Today's seminar was fascinating and I am really grateful to mc and to Rannoch for promoting it. What I found really interesting was the way in which the teaching pulled together a range of different threads of topics which I have been thinking about for years. I'll post some of these ideas in some additional posts.
I think I've been a bit dismissive of mobility work and z health in the past - I have done it and enjoyed the feeling, but was somewhat bemused by the way in which it was often presented as the solution....
This seminar did what the books and articles I've read previously have failed to do - it put the exercises into context, it explained the reasoning and the theory that justify the moves. It makes more sense now - it is about threat modulation...reassuring your nervous system that things are OK.
We went through a lot of theory and then applied it to some kettlebell moves.
I'll try to present the arguments here and develop some of the ideas in future posts:
- The body is oriented on survival not performance (this links to some paleo/evolutionary fitness ideas. What are we designed for?....to survive, to escape danger, be it a predator or any other threat).
- Take a neurological perspective - look at the nervous system as central - it is always "on", it is fast and it is plastic (malleable - you can learn things that stick). It is always active, always adapting to the demands that it is facing. Back to the old SAID principle - your body will adapt to what you do with it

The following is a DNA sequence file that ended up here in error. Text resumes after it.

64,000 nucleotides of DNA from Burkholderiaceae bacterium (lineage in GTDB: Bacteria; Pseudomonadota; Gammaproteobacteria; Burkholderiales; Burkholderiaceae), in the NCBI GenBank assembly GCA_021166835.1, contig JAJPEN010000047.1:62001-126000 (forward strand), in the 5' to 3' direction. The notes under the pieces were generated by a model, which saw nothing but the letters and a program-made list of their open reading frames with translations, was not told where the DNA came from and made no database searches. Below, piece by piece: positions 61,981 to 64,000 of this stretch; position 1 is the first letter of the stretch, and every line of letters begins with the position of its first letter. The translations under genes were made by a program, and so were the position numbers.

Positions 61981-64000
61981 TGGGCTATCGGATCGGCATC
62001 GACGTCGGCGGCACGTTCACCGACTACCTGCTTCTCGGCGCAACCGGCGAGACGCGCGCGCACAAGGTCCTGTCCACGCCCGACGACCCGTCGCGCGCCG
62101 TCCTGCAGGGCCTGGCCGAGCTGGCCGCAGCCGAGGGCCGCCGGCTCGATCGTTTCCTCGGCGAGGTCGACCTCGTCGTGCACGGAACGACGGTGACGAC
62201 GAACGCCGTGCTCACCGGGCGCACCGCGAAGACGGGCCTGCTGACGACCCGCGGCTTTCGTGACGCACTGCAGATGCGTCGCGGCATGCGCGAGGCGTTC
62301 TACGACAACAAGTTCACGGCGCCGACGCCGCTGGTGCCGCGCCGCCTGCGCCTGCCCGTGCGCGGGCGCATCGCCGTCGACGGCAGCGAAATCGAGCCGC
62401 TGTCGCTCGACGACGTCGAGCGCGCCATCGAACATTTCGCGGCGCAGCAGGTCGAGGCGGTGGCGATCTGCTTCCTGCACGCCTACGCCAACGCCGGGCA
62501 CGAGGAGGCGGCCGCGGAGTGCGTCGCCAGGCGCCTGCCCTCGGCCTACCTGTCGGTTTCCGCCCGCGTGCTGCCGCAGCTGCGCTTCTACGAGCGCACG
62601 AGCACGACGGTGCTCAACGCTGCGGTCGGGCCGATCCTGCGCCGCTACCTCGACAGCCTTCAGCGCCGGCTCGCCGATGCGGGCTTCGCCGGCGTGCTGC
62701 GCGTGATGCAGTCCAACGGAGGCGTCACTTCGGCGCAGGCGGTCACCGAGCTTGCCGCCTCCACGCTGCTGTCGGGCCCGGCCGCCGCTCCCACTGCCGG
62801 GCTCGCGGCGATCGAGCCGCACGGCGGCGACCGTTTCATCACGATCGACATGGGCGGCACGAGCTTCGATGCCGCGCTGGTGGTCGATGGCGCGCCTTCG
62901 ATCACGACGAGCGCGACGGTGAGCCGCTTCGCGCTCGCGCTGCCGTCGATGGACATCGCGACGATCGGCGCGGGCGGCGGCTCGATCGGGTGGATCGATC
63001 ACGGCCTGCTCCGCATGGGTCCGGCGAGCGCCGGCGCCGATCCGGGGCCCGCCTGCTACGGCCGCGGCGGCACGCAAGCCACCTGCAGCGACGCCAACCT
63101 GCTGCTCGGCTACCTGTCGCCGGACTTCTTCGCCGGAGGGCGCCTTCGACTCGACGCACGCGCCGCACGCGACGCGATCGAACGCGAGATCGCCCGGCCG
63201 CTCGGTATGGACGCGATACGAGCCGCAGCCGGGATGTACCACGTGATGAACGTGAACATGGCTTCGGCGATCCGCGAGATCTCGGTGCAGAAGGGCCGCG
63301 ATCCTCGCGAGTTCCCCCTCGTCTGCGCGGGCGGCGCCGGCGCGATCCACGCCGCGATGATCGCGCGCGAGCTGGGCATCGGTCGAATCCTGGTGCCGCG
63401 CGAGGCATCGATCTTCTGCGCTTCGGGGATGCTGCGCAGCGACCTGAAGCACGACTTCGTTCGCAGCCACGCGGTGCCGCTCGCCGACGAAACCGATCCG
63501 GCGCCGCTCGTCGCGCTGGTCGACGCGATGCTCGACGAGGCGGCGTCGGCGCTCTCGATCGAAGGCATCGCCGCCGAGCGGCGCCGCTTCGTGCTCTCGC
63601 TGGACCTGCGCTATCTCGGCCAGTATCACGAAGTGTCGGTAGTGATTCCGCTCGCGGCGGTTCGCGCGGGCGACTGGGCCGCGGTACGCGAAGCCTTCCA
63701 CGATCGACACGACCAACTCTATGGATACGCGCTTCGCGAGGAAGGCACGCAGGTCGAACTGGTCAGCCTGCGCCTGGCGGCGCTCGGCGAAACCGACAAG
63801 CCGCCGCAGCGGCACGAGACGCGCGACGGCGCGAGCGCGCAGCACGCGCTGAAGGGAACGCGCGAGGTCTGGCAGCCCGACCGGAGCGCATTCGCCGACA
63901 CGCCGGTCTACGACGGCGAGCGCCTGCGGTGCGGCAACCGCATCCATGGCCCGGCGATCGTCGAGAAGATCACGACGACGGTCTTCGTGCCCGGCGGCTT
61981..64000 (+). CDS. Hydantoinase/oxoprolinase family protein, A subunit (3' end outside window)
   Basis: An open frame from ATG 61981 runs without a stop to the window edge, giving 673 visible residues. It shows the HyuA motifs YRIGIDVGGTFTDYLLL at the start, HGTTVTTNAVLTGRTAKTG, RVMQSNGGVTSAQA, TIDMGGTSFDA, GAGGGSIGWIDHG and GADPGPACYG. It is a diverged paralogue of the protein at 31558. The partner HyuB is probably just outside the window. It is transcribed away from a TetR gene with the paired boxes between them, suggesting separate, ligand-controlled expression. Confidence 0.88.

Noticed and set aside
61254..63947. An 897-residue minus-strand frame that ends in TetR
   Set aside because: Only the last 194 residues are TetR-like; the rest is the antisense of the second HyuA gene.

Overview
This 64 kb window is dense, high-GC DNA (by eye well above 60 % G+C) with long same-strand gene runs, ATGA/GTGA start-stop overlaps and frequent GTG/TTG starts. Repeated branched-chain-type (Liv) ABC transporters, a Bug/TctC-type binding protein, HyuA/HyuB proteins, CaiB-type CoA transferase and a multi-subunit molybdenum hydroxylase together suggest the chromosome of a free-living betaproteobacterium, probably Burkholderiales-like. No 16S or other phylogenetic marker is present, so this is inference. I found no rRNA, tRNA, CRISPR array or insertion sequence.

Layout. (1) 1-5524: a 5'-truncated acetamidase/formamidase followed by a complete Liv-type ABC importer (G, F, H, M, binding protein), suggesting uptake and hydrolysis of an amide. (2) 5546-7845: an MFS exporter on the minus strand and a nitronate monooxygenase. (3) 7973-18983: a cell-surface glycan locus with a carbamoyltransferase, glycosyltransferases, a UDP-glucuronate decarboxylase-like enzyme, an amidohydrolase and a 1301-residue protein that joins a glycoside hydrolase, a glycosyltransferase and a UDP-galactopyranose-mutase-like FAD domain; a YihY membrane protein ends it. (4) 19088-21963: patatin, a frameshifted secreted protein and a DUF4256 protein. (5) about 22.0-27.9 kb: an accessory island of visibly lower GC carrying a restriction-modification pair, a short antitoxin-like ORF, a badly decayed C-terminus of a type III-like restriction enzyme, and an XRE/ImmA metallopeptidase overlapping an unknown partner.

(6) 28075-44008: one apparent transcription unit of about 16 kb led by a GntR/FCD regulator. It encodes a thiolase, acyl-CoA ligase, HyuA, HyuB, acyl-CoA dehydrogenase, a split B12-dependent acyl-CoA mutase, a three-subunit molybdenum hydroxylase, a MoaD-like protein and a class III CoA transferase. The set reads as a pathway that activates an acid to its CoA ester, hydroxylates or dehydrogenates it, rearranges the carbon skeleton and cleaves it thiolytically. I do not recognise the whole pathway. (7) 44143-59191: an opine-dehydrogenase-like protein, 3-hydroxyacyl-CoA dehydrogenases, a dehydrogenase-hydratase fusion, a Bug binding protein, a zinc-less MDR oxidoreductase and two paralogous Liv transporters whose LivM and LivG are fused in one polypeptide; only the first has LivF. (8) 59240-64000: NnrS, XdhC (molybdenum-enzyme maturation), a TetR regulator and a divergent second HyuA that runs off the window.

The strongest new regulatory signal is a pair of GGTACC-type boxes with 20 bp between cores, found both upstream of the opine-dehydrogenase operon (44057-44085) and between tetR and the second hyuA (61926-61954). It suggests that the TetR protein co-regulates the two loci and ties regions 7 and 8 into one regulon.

- Your neurology is binary - it recognises only 2 states - THREAT or NO THREAT
- A THREAT state limits efficient movement in some way or other - there could be pain or tightness or weakness for example, or a limited range of motion.
- A variety of things can induce a THREAT state - lack of movement, fear of falling, being unbalanced, stress.....even poor body position - the arthrokinetic reflex for example.
- The challenge then is to reduce threat signals to improve movement and performance
- Focus on Proprioception - this is more than balance, it is about you brain knowing where you are in space....but more it is about your state.
- Mechanoreceptors - these are within muscles focussed around joints. They map movement. It is an active map of where we are and where we are moving....They send signals to the brain, the nervous system
- Movement will send signals through the nervous system, activating these mechanoreceptors.
- Lots of movement can "drown out" the pain signals
- Movement will encourage the nervous system to see you as in a NO THREAT state
- It is all about trying to maximise the stimulation of mechanoreceptors, to keep movement signals going through your neurology, keeping your proprioceptive system active and so to modulate your state.
- Z Health is built around specific mobility drills to promote movement around each joint to promote a NO THREAT state.